RPT-Fitch: Stable outlook for CEE banks in 2014, fragile recovery, asset-quality issues persist
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Dec 18 (Reuters) - (The following statement was released by the rating agency)
The overall sector outlook for banks in Central and Eastern Europe (CEE) remains stable but bleak as economic recoveries are still fragile and asset-quality issues persist in some weaker markets, Fitch Ratings says.
The balance of risks remains negative in Hungary and Romania, and Fitch expects some adverse trends to continue in Bulgaria and Croatia, while Polish, Czech and Slovak banks should again outperform regional peers. Key sector metrics may stabilise following the recapitalisation exercise in Slovenia.
Fitch expects the recovery in the region to progress in 2014 with weighted average real GDP growth for the eight countries to improve to around 2% from around 0.6% expected for 2013 and around 0.5% in 2012. Fitch expects GDP in 2014 for these countries to range between a slight recession of -0.2% for Slovenia to 2.9% growth in Slovakia. This should help further stabilize the performance of the banking sectors across the region. However, the recoveries are still fragile and largely dependent on external factors.
Loan growth will be strongly linked to economic recoveries and still varied across the region. The moderate pick up in lending growth that was already recorded in countries that proved more resilient in recent years (Poland, Czech Republic and Slovakia) should continue. Any credit growth in other CEE countries is likely to be slow at best, however, impacted by weak demand and cautious supply.
In Fitch's view the positive impact of the expected moderate lending recovery on revenues will be restricted by continuing pressures on net interest margins across the region from the low interest rate environment. This is likely to be only partly mitigated by weaker competition in some markets allowing banks to maintain wider spreads.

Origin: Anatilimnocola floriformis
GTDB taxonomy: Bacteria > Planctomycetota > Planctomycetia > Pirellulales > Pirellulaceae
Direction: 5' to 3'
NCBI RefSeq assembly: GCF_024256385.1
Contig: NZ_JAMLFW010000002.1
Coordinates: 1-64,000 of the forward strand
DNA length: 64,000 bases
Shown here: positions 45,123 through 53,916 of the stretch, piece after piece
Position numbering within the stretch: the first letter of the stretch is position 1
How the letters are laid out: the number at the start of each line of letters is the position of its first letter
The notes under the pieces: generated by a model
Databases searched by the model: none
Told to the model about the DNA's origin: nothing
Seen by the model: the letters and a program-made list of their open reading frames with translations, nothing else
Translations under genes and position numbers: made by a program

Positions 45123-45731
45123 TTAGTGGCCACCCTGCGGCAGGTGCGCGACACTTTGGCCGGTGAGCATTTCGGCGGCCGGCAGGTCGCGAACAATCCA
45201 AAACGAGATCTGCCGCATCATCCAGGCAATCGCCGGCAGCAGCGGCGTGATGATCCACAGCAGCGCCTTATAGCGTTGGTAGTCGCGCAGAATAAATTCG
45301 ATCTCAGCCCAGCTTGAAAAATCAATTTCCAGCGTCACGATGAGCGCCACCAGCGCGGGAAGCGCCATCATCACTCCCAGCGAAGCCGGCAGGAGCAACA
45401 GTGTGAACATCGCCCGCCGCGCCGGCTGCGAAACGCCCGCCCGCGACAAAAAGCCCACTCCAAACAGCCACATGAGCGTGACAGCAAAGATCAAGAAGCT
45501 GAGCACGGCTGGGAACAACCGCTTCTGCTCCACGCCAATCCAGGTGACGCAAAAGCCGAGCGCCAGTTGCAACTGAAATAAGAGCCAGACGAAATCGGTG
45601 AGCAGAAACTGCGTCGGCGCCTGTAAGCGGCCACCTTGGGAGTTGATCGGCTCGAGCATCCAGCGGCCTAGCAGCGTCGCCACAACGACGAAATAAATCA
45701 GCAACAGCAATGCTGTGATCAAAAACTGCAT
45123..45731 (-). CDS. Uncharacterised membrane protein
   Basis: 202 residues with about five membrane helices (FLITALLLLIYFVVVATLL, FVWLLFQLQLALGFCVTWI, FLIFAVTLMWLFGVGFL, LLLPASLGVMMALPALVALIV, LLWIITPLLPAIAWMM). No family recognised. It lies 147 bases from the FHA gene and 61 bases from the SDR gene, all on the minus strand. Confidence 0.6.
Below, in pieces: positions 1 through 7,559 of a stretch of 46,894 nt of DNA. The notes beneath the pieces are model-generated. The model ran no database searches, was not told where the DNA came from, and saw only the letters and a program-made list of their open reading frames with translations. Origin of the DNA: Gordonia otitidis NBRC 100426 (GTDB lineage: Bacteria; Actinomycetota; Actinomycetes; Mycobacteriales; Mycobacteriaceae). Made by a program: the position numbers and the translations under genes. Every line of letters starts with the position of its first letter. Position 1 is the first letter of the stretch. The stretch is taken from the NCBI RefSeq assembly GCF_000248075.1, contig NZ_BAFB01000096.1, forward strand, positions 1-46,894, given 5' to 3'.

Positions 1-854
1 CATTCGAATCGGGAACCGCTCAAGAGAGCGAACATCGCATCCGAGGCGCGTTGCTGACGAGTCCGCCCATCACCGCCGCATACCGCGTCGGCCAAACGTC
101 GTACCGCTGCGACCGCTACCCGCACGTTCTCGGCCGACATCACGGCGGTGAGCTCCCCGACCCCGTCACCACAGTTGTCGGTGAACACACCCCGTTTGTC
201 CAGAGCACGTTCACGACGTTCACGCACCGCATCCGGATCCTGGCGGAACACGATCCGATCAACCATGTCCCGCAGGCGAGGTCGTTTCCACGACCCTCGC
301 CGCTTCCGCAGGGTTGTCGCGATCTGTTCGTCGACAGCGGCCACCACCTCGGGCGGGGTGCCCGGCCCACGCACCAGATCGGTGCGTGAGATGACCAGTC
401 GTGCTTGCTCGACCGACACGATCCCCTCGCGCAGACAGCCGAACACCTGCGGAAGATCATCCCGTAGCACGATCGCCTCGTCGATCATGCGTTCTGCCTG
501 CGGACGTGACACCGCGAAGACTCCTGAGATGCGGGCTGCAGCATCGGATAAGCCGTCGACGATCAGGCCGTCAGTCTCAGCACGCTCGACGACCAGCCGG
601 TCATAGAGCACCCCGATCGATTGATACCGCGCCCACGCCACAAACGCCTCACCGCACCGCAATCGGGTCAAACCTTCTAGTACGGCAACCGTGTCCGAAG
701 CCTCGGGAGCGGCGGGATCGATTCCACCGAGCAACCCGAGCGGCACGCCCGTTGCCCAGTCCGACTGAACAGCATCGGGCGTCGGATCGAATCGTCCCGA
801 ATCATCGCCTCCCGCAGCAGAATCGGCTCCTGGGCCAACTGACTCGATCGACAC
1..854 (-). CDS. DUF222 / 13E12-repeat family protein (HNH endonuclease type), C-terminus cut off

Fitch expects any improvement in asset-quality trends across the region in 2014 to be slow, and the stock of non-performing loans (NPLs) will remain high. Large stocks of NPLs tie up available funding and management resources, increase risk aversion and restrict new business. CEE banks and sovereigns are trying to address the problem in various ways, most radically in Slovenia, where the NPL problem is greatest and a large portion of impaired assets is to be transferred to a "bad bank".
Most CEE banks' Long-Term Issuer Default Ratings (IDRs) reflect potential support from parents, with Outlooks aligned accordingly. However, lower sovereign ratings in Bulgaria, Romania (both BBB-), Hungary and Croatia (both BB+) mean bank IDRs are often capped at Country Ceilings, and banks' Stable Outlooks reflect those on sovereigns. Slovenia aside, Negative Outlooks are not concentrated by country and are limited to a few cases of support-driven IDRs where subsidiaries share Negative Outlooks with parent banks.
Long-Term IDRs driven by Viability Ratings (VRs) rather than support generally share the same Outlooks as their respective domestic sector. Three Polish banks have VR-driven Long-Term IDRs at the same level as or higher than their western European parents.
CEE banks IDRs could be downgraded if their parent's IDRs come under pressure due to weakening eurozone economies or potential revisions of Support Rating Floors. Upgrades or Positive Outlooks are unlikely for most support-driven ratings, unless triggered by corresponding actions on more lowly-rated CEE sovereigns.
IDR changes due to changes in VRs would most likely coincide with changes in respective sector outlooks. Progress with the clean-up of Slovenian bank's balance sheets could generate moderate rating upside for ratings in that market.
Link to Fitch Ratings' Report: 2014 Outlook: CEE Banks
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